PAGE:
Organizing, Supporting, and Funding Entities

The PPJoven project is financed and directed by the municipal government of city of Rosaria within the framework of the Municipal Ordinance no. 7326/02.

The assigned budget by district and year was $40,000 until 2008, when it was raised to the sum of $50,000 by district and year. In 2017, the budget was $6 million.[1]

Participant Recruitment and Selection

Participation is free and open to all of youth and everyone in the neighborhoods of Rosario who is between 13 and 18 years-old.

Methods and Tools Used

 This initiative is an example of participatory budgeting, an increasingly common method of democratic innovation broadly described as "a decision-making process through which citizens deliberate and negotiate over the distribution of public resources." There are many benefits associated with participatory budgeting including increased civic and democratic education; increased government transparency; and an increased opportunity for participation by historically marginalized populations. [2] 

What Went On: Process, Interaction, and Participation

The work process begins with a “first round of assemblies”. Between 3 and 5 assemblies take place each district (there are 6 in total in the city). In the “first round of assemblies” the object is to focus on finding the first diagnosis of problems in the neighborhood from the perspective of the youth. Additionally, it is the moment in which youth councilors are elected. The act as delegates in participative councils in the district.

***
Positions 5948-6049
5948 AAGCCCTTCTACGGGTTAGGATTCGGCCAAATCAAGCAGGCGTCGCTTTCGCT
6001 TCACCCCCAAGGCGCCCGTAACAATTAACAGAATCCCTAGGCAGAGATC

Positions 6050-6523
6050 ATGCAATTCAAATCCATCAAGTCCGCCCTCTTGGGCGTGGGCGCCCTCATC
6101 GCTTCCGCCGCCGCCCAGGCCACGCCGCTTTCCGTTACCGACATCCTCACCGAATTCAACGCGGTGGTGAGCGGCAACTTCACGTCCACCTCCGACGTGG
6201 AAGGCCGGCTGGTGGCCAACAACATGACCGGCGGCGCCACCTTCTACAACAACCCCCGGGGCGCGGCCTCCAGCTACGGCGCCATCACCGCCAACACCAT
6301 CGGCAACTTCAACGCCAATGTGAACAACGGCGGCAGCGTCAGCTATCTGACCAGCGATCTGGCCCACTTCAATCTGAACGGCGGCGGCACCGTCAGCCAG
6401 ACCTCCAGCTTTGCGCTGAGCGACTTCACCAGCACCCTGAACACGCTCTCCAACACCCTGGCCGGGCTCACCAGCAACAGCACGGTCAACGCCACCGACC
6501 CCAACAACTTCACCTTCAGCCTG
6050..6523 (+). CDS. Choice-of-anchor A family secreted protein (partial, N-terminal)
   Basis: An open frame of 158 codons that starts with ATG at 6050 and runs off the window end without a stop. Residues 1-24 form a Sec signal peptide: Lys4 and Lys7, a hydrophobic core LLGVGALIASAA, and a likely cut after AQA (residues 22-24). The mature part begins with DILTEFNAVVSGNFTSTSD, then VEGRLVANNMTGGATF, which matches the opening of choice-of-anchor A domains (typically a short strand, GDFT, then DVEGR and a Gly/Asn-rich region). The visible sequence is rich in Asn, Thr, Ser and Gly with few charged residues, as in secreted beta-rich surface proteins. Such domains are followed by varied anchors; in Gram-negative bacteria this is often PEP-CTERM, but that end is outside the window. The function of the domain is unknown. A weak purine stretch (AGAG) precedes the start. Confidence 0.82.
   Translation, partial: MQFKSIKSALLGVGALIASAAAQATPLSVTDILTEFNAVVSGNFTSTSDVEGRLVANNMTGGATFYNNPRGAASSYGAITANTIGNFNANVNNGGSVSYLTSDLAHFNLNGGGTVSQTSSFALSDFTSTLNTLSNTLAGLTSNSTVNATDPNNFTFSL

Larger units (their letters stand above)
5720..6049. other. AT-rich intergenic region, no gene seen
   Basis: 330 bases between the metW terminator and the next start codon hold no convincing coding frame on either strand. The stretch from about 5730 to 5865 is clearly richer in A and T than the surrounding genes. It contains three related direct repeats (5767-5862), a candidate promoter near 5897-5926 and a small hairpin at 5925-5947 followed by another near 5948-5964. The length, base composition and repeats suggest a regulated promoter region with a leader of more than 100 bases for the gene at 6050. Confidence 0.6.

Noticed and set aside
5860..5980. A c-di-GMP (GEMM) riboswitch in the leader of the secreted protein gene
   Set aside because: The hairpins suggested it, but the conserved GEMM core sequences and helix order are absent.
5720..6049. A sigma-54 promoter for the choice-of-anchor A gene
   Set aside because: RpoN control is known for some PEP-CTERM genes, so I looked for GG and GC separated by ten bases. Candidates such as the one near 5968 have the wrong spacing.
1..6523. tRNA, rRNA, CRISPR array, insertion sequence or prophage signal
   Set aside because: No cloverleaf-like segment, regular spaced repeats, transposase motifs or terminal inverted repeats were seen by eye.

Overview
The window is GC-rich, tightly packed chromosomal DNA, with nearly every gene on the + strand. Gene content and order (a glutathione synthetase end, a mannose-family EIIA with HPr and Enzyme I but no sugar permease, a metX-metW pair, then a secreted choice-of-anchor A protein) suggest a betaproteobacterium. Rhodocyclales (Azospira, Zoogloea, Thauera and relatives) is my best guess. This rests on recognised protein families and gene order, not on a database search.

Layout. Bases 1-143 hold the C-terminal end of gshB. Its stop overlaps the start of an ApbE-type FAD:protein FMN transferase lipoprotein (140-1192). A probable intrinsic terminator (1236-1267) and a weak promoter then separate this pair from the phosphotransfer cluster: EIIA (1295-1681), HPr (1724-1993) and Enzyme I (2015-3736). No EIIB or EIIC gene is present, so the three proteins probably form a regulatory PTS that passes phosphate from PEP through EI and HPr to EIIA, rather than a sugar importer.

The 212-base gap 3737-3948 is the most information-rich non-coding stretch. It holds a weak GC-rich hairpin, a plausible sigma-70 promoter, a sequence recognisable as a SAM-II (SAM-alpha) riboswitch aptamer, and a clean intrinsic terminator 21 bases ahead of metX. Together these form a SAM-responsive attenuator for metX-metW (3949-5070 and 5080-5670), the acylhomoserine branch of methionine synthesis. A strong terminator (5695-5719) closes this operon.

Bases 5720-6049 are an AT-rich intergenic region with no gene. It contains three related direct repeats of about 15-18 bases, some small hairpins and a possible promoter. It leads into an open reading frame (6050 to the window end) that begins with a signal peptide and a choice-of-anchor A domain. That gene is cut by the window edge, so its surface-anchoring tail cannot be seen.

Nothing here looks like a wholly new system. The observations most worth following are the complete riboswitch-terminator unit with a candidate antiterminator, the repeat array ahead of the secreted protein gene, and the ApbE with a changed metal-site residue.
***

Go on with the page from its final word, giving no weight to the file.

This step is fundamental because it is the moment in which the youth decide on the necessities and priorities of the place where they live and act as active citizens. At this initial point all questions considering modifying or creating a better quality of life among the youth and which allow for better conditions for its development were brought up. As such, this is the moment where the youth begins to recognize its rights and obligations as citizens within the framework of the management of their own city.

In this instance there was also an election of the councilors who were meant to represent, in successive steps, the group of the youth who participated in the PPJoven and who ended up making up the ‘youth participatory council’. To promote equal participation among men and women, each one that participates in the assembly has the right to two votes to elect a man and a woman. The Youth Participatory District Council is a space of permanent participation made up by councilors elected in the neighborhood assemblies in the first round of the PPJoven. Once the first round is concluded, the totality of the councilors reunite and determine what will be the mode of operation of the youth participatory council which is coordinated by a technical team in the Youth Center.